But the real point is how significant is this activity, if it exists, and how seriously should the Malaysians take it. Our view is that it need not be taken seriously…We believe that he (the Philippines’ president) has put the Sabah issue into cold storage for the moment and would probably like to drop it altogether…so far as the Malaysians are concerned, is that the doves are in control and, in our view, they should not get unnecessarily fussed about a few clandestine and apparently insignificant hawk-like activities in the background…if these clandestine activities were to assume any size or significance, the matter would undoubtedly become public knowledge and would become the subject of press discussion . (FCO 15/303, 1968, p. 24)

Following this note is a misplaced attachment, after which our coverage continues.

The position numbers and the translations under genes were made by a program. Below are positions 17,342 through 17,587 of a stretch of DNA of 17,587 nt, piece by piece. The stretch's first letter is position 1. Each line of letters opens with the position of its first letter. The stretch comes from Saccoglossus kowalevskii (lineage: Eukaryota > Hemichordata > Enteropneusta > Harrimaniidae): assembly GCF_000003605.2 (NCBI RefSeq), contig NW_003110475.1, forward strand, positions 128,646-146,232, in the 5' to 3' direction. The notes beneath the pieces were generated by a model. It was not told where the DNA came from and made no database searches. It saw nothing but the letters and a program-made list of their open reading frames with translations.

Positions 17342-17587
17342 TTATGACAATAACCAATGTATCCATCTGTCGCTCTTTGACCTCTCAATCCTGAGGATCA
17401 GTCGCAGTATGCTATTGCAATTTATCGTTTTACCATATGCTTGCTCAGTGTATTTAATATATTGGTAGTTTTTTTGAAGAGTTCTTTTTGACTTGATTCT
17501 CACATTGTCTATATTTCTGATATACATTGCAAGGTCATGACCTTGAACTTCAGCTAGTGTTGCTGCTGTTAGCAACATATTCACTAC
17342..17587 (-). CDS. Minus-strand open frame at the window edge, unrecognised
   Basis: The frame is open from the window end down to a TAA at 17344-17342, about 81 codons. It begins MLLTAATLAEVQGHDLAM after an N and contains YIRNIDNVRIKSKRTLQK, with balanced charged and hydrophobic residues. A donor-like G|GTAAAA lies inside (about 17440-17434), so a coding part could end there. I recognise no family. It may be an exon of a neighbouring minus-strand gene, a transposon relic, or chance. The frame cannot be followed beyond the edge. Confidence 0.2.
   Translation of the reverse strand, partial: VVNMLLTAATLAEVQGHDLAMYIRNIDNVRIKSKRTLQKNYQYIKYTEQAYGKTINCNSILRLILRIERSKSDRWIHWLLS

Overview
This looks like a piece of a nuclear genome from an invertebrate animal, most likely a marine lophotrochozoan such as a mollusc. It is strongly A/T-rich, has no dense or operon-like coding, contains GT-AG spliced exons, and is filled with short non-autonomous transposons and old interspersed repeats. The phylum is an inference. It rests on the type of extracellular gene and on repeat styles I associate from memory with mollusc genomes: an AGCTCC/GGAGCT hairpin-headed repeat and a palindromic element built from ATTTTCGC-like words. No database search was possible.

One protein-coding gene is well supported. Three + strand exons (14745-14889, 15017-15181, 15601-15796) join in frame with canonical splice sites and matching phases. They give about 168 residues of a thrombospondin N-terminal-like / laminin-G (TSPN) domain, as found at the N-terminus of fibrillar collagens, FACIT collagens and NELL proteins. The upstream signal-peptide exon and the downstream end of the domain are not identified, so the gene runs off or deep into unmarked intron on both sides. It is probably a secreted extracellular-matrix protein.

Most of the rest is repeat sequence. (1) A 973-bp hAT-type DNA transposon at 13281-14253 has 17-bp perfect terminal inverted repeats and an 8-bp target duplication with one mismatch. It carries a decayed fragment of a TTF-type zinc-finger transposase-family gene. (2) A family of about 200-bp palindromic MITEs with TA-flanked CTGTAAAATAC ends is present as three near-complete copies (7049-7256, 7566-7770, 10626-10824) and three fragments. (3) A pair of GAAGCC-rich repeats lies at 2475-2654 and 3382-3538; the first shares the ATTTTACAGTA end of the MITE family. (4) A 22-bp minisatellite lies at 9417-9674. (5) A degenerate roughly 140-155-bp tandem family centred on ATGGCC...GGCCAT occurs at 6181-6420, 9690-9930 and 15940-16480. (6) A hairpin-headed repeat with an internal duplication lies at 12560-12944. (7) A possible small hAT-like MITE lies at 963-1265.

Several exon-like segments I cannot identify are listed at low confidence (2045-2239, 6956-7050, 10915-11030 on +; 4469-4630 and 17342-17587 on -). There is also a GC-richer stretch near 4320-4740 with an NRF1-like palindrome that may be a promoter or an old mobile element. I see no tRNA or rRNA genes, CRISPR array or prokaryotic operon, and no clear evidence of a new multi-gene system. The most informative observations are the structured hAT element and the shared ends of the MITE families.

The above-mentioned statement by the British ambassador to Manila on 7 March 1968 clearly illustrated that he was very sceptical of Malaysia’s response towards subversive activities in Sabah by exaggerating the issue. Britain’s stand to dismiss the Malaysian authorities’ reports was likely linked with their perception to not entirely trust the Malaysian authorities’ sensibility in handling investigations and their belief that the Malaysian authorities might be over prejudiced with anything related to the Filipino people in Sabah since they were more concerned about their country’s security. Nevertheless, an account regarding the subversive activities was also reported by the British’s own diplomat in Sabah, Tom Duffy. In one of the Special Branch’s confidential reports received by Tom Duffy, the British Deputy Commissioner in Sabah, he revealed that on 16 March 1968 there were Philippines invaders who landed at Pulau Banggi in the northern part of Kudat (FCO 15/303, 1968). According to Duffy’s informant, the presence of the Filipinos at Sabah was to recruit Filipinos living in Sabah in the military exercises held on the Island of Palawan (FCO 15/303, 1968). Following the report, another statement was received that a total of 13 Filipinos living on the island of Manani located north west of Kota Belud were reported to be relocated from the island to an unknown location (FCO 15/303, 1968). These reports by Britain’s own officials made clear that the Malaysian government was still sensible with their investigations while being highly vigilant towards any threat that may be caused by the Filipinos. In fact, a series of arrests of Filipino invaders, including members of the Philippines Special Force were reported multiple times following the Jabidah Massacre (FCO 15/302, 1968).